Treat-to-target endpoints ‘feasible’ in lupus trials
medwireNews: The treat-to-target (T2T) endpoints of low disease activity (LDA), Lupus Low Disease Activity State (LLDAS), and remission are robust outcome measures for clinical trials in systemic lupus erythematosus (SLE), researchers report.
These findings are based on a post-hoc analysis of the phase 2b ADDRESS II trial, which previously demonstrated a potential benefit of the B cell inhibitor atacicept relative to placebo in people with more active disease according to various definitions, including those with high disease activity (HDA; SLEDAI-2K ≥10).
In the present study, Eric Morand (Monash University, Melbourne, Australia) and co-workers analyzed data from 158 ADDRESS II participants with HDA at baseline to investigate the proportions of patients meeting different response criteria.
As reported in Rheumatology, 55.1% of participants across the treatment arms achieved an SLE responder index (SRI)-4 response at week 24, while 42.4% had an SRI-6 response. For the T2T endpoints, 23.4% met the criteria for LDA (SLEDAI-2K≤2), 15.8% achieved LLDAS, and 10.8% achieved remission (cSLEDAI-2K=0).
Morand et al report that “almost all” patients who met the criteria for LDA, LLDAS, or remission also had an SRI-4 and an SRI-6 response, at 94.6%, 96.0%, and 100%, respectively. On the other hand, among patients with an SRI-4 response, only 40.2%, 27.6%, and 19.5% achieved LDA, LLDAS, or remission, respectively, as did a corresponding 52.2%, 35.8%, and 25.4% of those with an SRI-6 response.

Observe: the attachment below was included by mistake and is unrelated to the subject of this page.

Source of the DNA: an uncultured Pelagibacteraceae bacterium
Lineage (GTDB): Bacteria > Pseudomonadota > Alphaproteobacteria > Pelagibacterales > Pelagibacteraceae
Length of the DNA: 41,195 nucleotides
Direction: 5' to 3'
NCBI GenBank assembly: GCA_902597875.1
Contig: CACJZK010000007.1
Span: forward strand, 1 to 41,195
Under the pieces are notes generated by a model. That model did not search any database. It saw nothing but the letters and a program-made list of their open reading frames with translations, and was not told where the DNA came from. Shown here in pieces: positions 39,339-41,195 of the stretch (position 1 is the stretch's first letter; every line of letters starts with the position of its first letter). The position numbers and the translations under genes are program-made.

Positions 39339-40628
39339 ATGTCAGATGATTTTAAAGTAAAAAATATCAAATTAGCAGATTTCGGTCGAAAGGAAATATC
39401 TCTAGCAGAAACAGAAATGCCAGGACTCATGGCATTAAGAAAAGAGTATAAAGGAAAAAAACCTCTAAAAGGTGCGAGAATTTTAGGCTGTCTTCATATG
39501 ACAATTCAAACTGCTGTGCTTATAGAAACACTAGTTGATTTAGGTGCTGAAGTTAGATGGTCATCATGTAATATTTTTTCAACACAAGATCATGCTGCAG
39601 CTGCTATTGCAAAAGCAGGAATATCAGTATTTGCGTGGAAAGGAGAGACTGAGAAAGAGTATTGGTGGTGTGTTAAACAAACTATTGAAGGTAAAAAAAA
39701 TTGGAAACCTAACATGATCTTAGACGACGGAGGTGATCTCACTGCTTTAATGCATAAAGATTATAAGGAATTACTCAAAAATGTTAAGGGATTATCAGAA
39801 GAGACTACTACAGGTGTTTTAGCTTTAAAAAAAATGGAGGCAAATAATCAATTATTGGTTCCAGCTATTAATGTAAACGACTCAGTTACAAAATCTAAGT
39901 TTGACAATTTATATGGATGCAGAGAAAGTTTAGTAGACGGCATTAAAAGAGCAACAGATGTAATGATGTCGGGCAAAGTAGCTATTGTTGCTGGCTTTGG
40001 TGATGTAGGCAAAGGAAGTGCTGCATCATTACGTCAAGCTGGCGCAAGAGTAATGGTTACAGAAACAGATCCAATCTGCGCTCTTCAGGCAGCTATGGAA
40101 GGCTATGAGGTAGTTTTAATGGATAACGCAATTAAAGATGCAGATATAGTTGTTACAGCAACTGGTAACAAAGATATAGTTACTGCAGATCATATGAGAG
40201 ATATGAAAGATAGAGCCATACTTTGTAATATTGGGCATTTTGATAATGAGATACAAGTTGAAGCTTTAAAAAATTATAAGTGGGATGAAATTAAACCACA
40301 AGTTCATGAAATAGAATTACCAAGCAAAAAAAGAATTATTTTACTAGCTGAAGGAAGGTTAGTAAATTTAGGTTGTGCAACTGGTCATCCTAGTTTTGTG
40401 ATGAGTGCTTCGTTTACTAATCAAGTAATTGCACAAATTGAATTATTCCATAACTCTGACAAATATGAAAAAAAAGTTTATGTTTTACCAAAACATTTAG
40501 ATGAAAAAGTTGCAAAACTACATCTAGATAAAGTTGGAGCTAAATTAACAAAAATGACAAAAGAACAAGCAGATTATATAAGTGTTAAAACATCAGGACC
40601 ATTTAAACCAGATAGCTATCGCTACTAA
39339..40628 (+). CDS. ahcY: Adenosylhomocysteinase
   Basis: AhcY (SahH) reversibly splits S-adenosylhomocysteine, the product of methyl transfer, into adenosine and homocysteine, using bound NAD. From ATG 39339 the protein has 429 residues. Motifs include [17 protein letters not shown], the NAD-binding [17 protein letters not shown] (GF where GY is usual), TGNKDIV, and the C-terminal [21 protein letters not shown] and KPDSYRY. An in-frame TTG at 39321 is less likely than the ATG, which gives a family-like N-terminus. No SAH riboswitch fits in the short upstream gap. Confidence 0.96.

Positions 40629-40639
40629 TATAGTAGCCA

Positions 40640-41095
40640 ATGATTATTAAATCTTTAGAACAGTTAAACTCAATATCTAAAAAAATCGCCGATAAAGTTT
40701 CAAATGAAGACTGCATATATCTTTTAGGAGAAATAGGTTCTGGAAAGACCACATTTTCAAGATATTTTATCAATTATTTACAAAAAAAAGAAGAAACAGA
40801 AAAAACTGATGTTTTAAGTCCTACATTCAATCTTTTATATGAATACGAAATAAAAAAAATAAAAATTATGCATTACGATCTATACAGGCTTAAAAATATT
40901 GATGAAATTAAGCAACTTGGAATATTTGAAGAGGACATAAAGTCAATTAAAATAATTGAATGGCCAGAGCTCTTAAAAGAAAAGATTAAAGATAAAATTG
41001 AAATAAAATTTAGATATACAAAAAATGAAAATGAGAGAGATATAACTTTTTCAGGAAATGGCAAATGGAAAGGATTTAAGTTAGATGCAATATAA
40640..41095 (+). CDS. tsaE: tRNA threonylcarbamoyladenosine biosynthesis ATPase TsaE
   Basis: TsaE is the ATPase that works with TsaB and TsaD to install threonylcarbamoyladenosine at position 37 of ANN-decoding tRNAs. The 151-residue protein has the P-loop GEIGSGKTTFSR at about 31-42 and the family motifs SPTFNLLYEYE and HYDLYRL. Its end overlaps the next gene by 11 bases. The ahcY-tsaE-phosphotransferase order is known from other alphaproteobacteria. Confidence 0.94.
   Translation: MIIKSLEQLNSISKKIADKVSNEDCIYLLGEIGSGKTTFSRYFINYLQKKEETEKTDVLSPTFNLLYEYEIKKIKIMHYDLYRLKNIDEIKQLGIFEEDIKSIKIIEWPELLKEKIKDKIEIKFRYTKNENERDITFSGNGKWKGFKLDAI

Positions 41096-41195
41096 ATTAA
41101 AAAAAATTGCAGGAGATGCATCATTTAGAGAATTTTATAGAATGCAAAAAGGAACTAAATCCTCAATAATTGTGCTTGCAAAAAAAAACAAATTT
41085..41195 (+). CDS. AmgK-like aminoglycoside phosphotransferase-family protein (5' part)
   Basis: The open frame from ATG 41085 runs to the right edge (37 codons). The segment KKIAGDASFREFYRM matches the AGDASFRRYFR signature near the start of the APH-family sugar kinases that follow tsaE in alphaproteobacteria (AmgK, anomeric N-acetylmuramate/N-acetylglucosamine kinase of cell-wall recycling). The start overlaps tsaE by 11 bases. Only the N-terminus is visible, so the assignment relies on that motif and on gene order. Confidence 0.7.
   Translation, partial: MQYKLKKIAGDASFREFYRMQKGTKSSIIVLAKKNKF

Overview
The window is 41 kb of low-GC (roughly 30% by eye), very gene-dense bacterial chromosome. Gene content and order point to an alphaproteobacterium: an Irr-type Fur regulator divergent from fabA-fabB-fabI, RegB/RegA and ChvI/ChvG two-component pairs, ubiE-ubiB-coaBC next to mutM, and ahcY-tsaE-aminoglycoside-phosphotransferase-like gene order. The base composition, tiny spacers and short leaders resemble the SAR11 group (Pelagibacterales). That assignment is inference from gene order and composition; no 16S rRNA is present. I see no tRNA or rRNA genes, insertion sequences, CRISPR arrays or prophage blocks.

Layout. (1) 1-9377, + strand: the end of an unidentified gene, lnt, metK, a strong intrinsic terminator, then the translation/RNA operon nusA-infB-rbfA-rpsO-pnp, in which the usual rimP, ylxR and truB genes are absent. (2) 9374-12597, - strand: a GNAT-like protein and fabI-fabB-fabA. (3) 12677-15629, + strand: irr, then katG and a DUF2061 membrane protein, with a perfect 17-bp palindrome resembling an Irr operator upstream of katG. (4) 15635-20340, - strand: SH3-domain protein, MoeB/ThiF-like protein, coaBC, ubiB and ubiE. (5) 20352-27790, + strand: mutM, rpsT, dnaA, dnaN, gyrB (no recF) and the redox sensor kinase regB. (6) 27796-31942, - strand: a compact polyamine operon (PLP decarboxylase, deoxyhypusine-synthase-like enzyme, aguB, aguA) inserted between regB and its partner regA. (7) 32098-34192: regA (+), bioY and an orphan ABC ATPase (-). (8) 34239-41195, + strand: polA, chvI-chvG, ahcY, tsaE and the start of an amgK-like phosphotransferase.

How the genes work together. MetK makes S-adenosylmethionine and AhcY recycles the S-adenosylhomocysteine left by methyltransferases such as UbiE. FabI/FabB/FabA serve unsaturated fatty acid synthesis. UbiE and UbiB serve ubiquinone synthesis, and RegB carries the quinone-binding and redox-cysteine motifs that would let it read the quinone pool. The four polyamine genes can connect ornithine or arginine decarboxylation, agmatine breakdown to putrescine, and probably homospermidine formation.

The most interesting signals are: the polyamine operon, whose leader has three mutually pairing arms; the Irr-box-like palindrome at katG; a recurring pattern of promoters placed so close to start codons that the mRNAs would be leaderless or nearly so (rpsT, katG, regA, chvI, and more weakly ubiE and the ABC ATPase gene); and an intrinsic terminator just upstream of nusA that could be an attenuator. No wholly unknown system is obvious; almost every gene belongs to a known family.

“Thus, each of the T2T endpoints [was] significantly more stringent than SRI-4 and SRI-6,” they say.
Moreover, they note that all patients in remission additionally met the criteria for LLDAS, which is “consistent with the concept of these states being concentric.”
The investigators also demonstrated that a significantly higher proportion of HDA participants treated with atacicept versus placebo achieved LDA (37.3 vs 13.5%) or LLDAS (23.5 vs 5.8%) at week 24, in line with previously reported findings demonstrating significantly higher SRI-4 and SRI-6 response rates among atacicept-treated patients in this subgroup.
Together, these findings suggest that “LLDAS, LDA and remission are feasible endpoints in SLE trials, attainable in patients with highly active disease at baseline, which discriminate active treatment from placebo at week 24,” write the researchers.
“As new and more effective treatments emerge, following the example set in other rheumatic diseases, [T2T] approaches are likely to become part of the standard of care in SLE,” they add.
The study authors caution, however, that the hypothesis-generating findings from their study “must be confirmed by future testing in a formal T2T strategy trial.”
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